The Israeli Antitrust Authority ("IAA") published last week a memorandum of law to amend section 26 of the Restrictive Trade Practices Law, 1988 (the "RTPL"). The memorandum seeks to include a new market-power based monopoly proclamation, in addition to the existing market-share based definition of monopoly.

In other words, the Israeli Antitrust Commissioner (the "Commissioner") will have the authority to proclaim a person or entity a monopoly where such person has market power, even if its market share is less then 50%, instead of the current situation where a monopoly exists only if its market share exceeds 50%.

This is the third memorandum published within a short period: the IAA recently published two additional memoranda of law, one concerning the merger chapter of the RTPL, and the other concerning parallel import (to read more about these memoranda of law please click here).

The usual procedure is for a memorandum to become a government bill, which shall be presented to the Israeli Parliament, the Knesset and its committees. Comments to the memorandum may be filed with the IAA until July 1st, 2015.

Here are some further details about the coming changes. 

The Current Situation: A "Monopoly" Defined as a Market Share over 50%.

The RTPL defines a "monopoly" as having over one half of the total supply or purchases of an asset or service. In other words, if a person has over 50% market share, then a monopoly exists regardless of whether it has been proclaimed as such by the Commissioner.

This definition raises some issues. It is technical in nature, being based solely on market share, and ignoring the economic issue the RTPL was promulgated to address: market power. Under the current monopoly regime, a person with over 50% market share is a "monopolist" whether or not it has any ability to influence the market or enjoy supracompetitive pricing. Such person will be subject to the strict rules and behavior standards of a monopoly, even if they have no market power.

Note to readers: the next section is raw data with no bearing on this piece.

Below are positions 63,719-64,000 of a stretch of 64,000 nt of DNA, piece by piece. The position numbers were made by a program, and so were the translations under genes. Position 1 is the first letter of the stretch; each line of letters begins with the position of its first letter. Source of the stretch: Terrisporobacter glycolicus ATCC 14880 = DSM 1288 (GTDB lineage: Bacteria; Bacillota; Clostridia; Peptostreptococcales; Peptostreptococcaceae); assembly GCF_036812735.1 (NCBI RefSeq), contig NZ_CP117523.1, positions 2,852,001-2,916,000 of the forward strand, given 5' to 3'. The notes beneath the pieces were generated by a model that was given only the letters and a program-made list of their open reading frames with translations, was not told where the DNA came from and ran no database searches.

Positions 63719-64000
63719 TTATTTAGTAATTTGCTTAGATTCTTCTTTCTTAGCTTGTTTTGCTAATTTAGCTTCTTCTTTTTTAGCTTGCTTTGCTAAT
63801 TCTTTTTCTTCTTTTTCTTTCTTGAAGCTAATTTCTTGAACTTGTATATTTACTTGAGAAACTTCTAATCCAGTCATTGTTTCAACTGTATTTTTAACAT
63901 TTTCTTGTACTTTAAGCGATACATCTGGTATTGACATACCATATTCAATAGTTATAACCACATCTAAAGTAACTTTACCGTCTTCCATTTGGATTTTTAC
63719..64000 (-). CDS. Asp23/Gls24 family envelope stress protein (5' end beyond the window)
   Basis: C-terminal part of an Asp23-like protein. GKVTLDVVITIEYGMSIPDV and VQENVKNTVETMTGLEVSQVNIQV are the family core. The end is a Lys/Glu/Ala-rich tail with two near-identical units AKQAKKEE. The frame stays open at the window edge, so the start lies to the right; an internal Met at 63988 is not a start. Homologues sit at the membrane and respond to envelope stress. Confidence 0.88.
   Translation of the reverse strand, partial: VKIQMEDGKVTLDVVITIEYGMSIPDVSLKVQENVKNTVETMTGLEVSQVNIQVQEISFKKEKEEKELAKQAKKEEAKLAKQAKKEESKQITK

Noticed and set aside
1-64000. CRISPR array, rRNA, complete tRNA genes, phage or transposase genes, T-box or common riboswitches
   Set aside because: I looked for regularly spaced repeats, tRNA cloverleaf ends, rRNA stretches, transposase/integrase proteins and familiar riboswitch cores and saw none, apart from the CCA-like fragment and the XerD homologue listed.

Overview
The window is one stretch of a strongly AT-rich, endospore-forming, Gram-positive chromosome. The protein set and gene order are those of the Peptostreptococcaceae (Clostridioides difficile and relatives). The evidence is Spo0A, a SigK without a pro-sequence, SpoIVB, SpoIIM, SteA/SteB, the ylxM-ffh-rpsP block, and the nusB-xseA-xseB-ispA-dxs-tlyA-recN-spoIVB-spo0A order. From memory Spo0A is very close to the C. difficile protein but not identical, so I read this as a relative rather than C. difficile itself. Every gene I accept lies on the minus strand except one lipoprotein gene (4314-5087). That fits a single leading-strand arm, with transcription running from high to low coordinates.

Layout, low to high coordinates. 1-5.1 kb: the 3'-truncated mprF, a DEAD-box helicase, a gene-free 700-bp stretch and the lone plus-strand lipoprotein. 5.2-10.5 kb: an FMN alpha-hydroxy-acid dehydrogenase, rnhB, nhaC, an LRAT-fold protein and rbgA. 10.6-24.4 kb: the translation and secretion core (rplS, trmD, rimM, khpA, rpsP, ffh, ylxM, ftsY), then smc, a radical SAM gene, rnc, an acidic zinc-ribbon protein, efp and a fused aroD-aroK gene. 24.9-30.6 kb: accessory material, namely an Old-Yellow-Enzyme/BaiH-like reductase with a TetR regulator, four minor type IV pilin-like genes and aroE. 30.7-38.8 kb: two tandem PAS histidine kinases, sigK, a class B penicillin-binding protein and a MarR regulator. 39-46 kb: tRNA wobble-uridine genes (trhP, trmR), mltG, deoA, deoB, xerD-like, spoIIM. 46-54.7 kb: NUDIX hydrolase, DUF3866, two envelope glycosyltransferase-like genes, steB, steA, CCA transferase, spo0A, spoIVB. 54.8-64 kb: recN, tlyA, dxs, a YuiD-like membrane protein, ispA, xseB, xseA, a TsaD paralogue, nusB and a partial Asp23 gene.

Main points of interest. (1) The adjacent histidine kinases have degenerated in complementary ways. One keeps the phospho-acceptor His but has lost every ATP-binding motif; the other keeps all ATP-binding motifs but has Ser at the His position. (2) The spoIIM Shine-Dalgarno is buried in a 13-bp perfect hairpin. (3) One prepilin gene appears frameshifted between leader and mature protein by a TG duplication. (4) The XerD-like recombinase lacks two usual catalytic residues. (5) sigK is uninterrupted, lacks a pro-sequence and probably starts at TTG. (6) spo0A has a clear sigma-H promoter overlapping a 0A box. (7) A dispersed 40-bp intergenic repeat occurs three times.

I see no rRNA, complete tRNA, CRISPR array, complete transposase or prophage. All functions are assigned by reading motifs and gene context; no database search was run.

The IAA is concerned with the mirror image of this problem: the IAA points to situations where a market participant has market power, but the Israeli monopoly law does not apply to it, since its market share is lower than 50%.[1]

The Main Change in the Proposed Memorandum: Power to Proclaim a Monopoly Based on Market Power.

The proposed memorandum is meant to change this situation, but only partially so. According to the memorandum, the Commissioner shall have the power to proclaim a monopolist a person who has market power with regard to the supply of products or services.

Unlike the "regular" declarative proclamation, which can also serve as prima facieevidence as to the past, such market power based proclamation will only have prospective effect.

The Main Concern with the Proposed Memorandum: One-sided Amendment to a Two-Sided Problem

As mentioned, the memorandum seeks to amend the existing situation, but only from one direction. If the memorandum becomes law, the problematic situation where a person with no market power whatsoever is defined as monopoly will remain. Hence, certain business entities will still be exposed to all the risks of being considered "monopoly" owners, without having market power.

Undoubtedly, market share can be an indication, even a strong one, that market power does exist, but it is not necessarily so. There can be situations where a large market share does not imply market power. For example – a company whose market share is hanging on the edge – sometimes above 50%, sometimes below, in a market open to import, may not be dominant. 

The current law and the memorandum entirely ignore this aspect.

To summarize, the real problem lies with the technical definition of "monopoly" in the current law, and the memorandum does not solve it. It is noted in the memorandum, that the Israeli monopoly laws were inspired from the EU law on dominant position, which is based on market power. Unfortunately, the memorandum does not reach the natural conclusion that a monopolist must be defined according to market power and not market share in all cases, with market share being part of the analysis rather than a decisive factor.